Jimmy: Well, I meant in real life. I'm not worried about them.

Harold: Right. But in the Peanuts, this Peanuts sequence, they actually do wind up. They do walk us in trouble. Yeah, because, am I mixing this up with the previous event?

Harold: But it's been established that they can get to school by foot.

Jimmy: Now, here you'll see again, him doing some stuff to just add a little more oomph or whatever. like the black on what really now looks like briefcases that they're taking to school. You know, I think in the past he probably would have just let those be white, but he's putting a little something in it.

Harold: Yeah.

Michael: How about those, floating bushes in the background?

Jimmy: Boy, everything's floating this year. They look like cabbage, actually.

Harold: Yeah, those are probably Peanuts, lunchboxes they're carrying.

Jimmy: That's what I had.

Harold: He had to black about, so didn't get in trouble. I had one, too. Yep. That thermos.

January 26. Sally wakes up, with a start in her very ruffly little bed. And she runs out of her room to go find her big brother, who's in an easy chair, reading. Or a club chair, rather, reading, something. And Sally says, when we die, will we go to heaven? Charlie Brown says, I like to think so. Sally says, when we get there, will we meet all the bugs we've stepped on? Charlie Brown says, will we what? Sally asks, will we meet all the spiders and bugs and things we've stepped on all our lives? I'm wondering if we'll see all of them in heaven and if we'll have to apologize to them. She asks Charlie Brown, what do you think? Charlie Brown goes back to reading, saying, I, don't have the slightest Idea. Sally looks around and then says, there's a spider on the ceiling of my bedroom. And then she concludes with, why don't you pound it for me? You can apologize to it later.

Harold: Rolled eyes from Charlie Brown.

Michael: This is a St. Francis kind of thing here.

Harold: Yeah.

Jimmy: Not counting the two or three people st. Francis killed in the crusades. But, you know. Yeah, I take your point. I take your point. Bird wise, spider wise. Francis was on top of.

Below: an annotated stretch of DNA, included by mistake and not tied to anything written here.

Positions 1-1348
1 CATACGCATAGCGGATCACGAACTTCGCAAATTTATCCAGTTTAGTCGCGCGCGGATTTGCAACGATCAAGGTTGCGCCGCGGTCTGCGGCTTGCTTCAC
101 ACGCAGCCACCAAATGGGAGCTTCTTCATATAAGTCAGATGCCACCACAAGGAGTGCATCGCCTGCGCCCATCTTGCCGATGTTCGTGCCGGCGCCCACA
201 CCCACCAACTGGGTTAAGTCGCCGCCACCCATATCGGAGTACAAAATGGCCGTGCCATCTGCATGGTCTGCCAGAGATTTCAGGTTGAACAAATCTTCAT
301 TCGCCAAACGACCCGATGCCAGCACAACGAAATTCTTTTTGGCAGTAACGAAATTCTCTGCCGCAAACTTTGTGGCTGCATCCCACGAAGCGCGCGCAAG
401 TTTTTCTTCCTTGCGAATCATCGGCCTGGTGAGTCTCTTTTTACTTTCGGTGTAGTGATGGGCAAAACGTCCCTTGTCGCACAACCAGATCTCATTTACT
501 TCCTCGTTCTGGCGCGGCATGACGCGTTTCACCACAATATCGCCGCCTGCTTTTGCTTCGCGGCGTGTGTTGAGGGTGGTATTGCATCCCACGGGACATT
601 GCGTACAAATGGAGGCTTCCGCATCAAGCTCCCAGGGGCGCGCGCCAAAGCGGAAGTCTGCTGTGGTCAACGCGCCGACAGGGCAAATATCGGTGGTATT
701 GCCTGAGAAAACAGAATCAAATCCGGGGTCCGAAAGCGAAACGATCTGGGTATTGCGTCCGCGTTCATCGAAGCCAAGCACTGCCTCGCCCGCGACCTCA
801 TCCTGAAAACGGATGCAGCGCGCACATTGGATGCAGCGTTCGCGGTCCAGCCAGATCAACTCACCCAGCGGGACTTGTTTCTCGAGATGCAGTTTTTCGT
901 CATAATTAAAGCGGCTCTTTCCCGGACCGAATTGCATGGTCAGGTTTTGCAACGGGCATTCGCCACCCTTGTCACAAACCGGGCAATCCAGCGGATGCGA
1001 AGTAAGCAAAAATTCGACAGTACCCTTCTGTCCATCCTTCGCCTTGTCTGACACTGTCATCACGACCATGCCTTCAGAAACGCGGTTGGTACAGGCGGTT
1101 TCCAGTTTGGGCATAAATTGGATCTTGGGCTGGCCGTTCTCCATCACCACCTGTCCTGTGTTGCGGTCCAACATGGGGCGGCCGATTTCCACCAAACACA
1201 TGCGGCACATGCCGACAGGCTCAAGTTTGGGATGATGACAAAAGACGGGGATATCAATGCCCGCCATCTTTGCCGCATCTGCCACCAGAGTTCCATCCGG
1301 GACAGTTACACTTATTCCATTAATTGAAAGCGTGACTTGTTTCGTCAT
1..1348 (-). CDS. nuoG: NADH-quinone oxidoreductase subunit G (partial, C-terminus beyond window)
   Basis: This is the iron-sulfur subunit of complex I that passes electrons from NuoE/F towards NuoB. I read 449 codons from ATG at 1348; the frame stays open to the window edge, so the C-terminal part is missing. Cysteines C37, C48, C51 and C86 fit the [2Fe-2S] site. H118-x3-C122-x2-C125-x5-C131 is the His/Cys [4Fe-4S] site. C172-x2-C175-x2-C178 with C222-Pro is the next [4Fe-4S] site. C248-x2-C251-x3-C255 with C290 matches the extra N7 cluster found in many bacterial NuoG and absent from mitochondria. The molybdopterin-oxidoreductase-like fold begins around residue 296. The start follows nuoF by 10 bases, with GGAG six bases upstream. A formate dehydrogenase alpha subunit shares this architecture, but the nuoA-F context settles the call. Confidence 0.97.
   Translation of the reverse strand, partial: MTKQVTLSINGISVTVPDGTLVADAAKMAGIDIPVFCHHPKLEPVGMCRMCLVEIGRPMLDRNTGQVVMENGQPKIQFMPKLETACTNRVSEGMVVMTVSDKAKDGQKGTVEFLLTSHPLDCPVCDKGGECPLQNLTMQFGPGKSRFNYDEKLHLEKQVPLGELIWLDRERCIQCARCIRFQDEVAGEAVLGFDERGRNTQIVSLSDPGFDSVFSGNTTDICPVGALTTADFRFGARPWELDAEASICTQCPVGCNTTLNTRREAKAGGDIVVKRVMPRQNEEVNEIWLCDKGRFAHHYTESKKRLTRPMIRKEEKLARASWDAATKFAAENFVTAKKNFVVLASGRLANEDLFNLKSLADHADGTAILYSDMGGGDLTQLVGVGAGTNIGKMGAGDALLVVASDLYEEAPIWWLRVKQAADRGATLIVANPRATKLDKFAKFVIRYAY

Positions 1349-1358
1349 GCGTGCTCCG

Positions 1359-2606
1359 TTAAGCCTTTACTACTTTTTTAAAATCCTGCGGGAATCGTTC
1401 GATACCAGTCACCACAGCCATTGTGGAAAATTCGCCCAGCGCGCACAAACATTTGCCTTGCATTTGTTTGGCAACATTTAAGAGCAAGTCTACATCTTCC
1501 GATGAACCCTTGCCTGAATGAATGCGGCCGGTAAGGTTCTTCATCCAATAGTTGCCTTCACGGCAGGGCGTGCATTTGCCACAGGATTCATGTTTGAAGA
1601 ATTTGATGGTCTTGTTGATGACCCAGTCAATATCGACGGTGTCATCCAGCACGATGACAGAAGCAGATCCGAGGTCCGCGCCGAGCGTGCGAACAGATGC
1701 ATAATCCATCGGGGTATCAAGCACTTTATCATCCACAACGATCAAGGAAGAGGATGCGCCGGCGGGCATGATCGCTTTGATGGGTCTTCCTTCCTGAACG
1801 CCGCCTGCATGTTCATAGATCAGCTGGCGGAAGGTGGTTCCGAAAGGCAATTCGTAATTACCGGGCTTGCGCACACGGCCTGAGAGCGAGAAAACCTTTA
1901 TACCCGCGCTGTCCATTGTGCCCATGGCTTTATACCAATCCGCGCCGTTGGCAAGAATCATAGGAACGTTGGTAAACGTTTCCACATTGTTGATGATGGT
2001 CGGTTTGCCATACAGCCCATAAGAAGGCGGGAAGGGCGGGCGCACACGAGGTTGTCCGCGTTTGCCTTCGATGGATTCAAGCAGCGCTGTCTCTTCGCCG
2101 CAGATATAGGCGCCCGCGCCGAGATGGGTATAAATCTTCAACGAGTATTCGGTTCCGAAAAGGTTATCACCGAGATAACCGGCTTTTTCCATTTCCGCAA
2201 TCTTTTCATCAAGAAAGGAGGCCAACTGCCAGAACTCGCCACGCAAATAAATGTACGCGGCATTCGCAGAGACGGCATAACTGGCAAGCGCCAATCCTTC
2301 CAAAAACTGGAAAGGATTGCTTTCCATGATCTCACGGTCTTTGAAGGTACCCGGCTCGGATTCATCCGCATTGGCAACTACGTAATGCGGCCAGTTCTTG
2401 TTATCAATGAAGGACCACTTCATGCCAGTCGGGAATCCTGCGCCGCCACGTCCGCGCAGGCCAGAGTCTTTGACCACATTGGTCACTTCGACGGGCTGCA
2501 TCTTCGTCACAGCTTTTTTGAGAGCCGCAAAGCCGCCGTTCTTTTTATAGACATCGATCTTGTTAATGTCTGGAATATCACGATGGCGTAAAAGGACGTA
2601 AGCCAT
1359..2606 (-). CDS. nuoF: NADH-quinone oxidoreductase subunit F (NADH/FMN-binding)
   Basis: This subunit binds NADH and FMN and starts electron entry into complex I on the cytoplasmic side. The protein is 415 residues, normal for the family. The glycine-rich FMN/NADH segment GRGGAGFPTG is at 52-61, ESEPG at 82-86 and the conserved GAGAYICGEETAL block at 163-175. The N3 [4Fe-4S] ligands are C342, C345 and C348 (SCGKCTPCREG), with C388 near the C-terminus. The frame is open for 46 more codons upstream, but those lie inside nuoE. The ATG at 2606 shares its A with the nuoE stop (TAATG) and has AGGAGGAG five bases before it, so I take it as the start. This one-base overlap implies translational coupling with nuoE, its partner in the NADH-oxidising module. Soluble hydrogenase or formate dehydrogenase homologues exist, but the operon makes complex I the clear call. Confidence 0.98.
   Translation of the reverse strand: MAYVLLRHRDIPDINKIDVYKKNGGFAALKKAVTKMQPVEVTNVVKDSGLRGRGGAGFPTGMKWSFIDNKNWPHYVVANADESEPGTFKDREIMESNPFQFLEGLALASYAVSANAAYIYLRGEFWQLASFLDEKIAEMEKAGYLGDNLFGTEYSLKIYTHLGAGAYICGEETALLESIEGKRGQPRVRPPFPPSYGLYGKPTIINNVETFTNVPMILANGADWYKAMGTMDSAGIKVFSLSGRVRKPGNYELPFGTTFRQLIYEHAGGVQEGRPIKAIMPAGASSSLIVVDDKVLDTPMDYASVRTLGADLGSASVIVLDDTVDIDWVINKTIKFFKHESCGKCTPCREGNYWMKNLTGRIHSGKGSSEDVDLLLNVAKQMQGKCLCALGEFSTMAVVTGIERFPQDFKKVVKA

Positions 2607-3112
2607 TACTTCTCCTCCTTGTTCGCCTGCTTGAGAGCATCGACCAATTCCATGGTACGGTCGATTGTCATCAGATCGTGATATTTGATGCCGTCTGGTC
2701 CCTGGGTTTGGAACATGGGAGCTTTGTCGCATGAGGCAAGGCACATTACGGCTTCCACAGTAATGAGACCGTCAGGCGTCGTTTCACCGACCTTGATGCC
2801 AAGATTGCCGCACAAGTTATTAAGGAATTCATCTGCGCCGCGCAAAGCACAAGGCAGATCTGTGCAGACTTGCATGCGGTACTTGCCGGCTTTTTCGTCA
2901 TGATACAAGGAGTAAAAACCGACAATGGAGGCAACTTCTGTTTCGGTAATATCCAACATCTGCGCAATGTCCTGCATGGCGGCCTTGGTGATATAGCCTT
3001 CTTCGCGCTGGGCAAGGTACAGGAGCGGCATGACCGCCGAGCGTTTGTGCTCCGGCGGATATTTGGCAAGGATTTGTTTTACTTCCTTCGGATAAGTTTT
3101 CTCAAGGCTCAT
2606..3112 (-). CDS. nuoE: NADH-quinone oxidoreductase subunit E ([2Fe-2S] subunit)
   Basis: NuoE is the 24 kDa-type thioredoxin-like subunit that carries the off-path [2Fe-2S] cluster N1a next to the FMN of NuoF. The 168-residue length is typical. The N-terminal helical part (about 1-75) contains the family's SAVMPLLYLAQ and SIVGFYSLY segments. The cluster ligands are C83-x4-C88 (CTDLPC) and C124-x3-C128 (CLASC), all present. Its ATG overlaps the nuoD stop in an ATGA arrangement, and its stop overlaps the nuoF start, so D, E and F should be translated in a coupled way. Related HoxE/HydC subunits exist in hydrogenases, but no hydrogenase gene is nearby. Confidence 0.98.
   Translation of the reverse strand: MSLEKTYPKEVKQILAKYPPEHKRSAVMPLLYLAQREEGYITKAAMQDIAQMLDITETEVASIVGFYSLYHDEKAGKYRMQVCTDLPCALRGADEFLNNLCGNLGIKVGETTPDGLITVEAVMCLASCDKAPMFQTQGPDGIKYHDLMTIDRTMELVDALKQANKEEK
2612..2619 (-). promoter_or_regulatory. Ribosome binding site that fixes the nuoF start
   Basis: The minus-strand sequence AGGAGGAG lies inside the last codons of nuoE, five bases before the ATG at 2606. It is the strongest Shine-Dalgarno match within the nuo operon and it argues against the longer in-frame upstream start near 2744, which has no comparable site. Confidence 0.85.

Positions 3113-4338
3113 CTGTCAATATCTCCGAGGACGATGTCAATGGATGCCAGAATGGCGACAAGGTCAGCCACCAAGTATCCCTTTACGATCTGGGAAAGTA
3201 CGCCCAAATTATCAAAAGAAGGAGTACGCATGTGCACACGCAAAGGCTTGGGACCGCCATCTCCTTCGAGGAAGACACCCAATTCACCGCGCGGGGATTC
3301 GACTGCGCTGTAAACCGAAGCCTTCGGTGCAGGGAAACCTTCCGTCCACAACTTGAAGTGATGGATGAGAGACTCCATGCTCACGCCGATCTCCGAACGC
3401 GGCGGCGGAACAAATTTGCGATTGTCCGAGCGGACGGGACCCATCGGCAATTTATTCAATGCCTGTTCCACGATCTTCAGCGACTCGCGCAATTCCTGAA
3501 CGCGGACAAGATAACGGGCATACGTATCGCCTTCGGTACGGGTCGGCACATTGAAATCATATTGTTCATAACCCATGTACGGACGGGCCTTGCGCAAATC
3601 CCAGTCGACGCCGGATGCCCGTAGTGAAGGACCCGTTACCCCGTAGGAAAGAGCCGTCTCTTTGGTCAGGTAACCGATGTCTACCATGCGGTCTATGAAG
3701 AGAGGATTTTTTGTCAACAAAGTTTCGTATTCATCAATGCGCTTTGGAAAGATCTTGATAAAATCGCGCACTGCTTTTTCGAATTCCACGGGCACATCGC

Harold: Thanks. What, do you think of Charlie Brown's expression in the lower left when he says, I don't have the slightest Idea. How would you describe that expression?

Jimmy: Uninterested, passive. Back to what he was doing.

Michael: More  interested in his comic book, clearly.

Harold: Yeah. A little dismissive. he's not absorbed in this deep theological concept that Sally's introducing because, not realizing the setup that she has for him.

Jimmy: Well, you know, this is a classic mistake. Right? Because he get. When we die, will we all go to, Will we go to heaven? I like to think so. So he's engaging because he thinks this is topic.

Harold: Right?

Jimmy: But then she throws a curve going further, and we're talking about the bugs, and it's like, oh, I looked up. I thought we were going to have a conversation. Now we're talking about bugs. Okay, I'm going back to the comic now.

Michael: Is that a shadow to the left of Sally?

Jimmy: Yeah.

Michael: First I thought it was, like a little shrub or something.

Jimmy: Yeah. No, he is. He is actively putting, brushes, abstract brushes of black, to balance pages and stuff, you know, as well.

Harold: I kind of like it.

Jimmy: This strip or the, you know, the stripes on this chair.

Liz: That is wild upholstery.

Jimmy: Yeah. By the way, this, we've seen this chair before, which makes me think that this is a chair.

Harold: An actual chair.

Jimmy: Yeah, but not with the stripes, but with just the weirdness. It doesn't look like an extremely comfortable chair. It looks like it's missing the back cushion.

Harold: It's got. Yeah, it's got some hard edges on it.

Jimmy: Yeah.

Harold: But there's something about those shadows behind Sally that makes me think of nighttime, like being a little kid, you know? There's something a little bit creepy about night, and those little blobs seem to have a little bit too much personality.